Mileage - 20.4
Time - 9:30
AEG - 4200 ft

Bob and I resumed our annual tradition of hiking a new trail in the Grand Canyon every April since 2011. We typically spend the weekend hiking to the river and back, then camping at Mather Campground. This year it would be a trip down the Western side of the national park's South Rim in hopes to reach the Boucher Rapids.

We fell just a few miles shy of reaching the river this time, partly due to misinterpreted distances each way and warmer than anticipated temperatures. A twenty mile hike would have turned into a 24-25 mile hike and left us exposed longer and later into the heat of the day. We learned our lesson on the Tanner trail two years ago. By Grand Canyon standards, twenty miles isn't all that long, except Boucher is a rough one with steep, uneven terrain. A few areas required hands on for scrambling up and down the "trail." Somehow we managed a pretty good pace throughout the day, even with numerous stops. There were three significant climbs over those ten miles, the nice thing was that they were spaced out, offering time to recover before ascending again. Fatigue didn't set in until we were finished, and it hit Bob and I hard. I felt like I had just run a marathon. We were so wiped out, on the bus back to the GC village all we could think about was a hot shower and getting some pizza at the Maswik Lodge!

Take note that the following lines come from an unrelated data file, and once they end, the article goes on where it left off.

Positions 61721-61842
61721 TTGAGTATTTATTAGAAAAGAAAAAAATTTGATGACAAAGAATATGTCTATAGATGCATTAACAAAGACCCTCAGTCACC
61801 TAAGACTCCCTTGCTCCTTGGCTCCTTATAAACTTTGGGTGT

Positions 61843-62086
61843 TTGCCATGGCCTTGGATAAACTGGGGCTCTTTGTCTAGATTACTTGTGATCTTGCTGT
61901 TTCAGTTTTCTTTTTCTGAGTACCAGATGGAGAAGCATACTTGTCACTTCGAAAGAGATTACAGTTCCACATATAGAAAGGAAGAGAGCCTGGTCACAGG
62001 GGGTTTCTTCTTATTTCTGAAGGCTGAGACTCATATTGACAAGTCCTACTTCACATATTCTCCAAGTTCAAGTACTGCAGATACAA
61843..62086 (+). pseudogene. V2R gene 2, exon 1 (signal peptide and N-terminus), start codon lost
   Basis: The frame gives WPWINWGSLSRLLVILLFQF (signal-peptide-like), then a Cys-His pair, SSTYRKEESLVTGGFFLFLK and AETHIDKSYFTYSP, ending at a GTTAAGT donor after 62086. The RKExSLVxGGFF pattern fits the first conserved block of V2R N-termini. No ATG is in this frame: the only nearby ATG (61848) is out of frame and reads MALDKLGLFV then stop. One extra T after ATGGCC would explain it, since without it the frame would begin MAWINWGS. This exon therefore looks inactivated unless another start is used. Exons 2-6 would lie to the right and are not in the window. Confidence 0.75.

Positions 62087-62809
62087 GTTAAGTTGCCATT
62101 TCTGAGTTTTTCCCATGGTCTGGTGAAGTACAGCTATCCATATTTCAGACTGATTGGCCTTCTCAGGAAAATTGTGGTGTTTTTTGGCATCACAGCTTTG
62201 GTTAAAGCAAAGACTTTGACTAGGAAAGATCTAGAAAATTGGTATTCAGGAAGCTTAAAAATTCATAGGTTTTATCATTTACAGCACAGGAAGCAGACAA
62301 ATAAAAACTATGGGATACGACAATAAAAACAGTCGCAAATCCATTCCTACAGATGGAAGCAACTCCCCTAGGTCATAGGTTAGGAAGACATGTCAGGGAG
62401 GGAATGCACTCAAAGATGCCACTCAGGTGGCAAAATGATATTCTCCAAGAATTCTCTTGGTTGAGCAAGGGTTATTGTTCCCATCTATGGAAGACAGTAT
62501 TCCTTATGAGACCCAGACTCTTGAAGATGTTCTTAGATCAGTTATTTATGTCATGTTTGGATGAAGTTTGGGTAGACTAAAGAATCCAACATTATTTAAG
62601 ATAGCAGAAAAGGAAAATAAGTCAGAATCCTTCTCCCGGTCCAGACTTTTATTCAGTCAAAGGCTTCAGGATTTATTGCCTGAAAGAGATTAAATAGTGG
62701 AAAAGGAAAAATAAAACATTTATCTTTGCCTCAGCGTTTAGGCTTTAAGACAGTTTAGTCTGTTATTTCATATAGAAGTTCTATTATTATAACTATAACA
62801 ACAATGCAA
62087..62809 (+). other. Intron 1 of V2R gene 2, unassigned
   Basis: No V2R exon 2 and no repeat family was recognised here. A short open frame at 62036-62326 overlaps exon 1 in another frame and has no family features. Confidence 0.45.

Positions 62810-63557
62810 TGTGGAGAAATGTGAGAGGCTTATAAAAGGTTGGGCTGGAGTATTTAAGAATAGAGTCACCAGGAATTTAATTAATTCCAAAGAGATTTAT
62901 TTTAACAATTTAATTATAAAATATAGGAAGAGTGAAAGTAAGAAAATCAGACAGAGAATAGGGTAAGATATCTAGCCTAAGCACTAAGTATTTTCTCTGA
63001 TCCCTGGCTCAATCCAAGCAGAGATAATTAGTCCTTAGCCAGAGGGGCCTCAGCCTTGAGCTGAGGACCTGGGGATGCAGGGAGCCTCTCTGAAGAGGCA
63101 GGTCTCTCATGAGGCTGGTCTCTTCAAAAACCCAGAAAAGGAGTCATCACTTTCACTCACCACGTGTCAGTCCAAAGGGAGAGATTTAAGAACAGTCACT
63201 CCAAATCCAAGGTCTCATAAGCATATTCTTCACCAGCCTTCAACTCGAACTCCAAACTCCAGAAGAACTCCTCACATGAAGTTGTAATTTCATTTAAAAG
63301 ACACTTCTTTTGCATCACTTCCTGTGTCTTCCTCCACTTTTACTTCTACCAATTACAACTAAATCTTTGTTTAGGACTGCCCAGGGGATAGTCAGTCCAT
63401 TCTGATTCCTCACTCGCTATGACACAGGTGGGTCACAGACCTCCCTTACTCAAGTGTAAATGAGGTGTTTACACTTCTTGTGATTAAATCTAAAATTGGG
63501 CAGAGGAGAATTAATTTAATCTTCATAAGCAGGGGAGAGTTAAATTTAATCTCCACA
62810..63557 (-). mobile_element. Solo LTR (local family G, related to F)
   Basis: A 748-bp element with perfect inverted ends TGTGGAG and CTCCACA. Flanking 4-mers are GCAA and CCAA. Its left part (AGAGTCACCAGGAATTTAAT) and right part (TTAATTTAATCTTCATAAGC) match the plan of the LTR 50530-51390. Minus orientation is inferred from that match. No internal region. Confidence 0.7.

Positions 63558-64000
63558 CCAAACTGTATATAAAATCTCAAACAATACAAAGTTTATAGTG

I think each year our trip gets better and better. Knowing the best time of year and familiarizing yourself with the park is key to making the experience as good as you possibly can. Over the years we have noticed improvements, including new bathrooms and parking areas. The market is top notch and staff is always helpful. I'm excited to get back up there!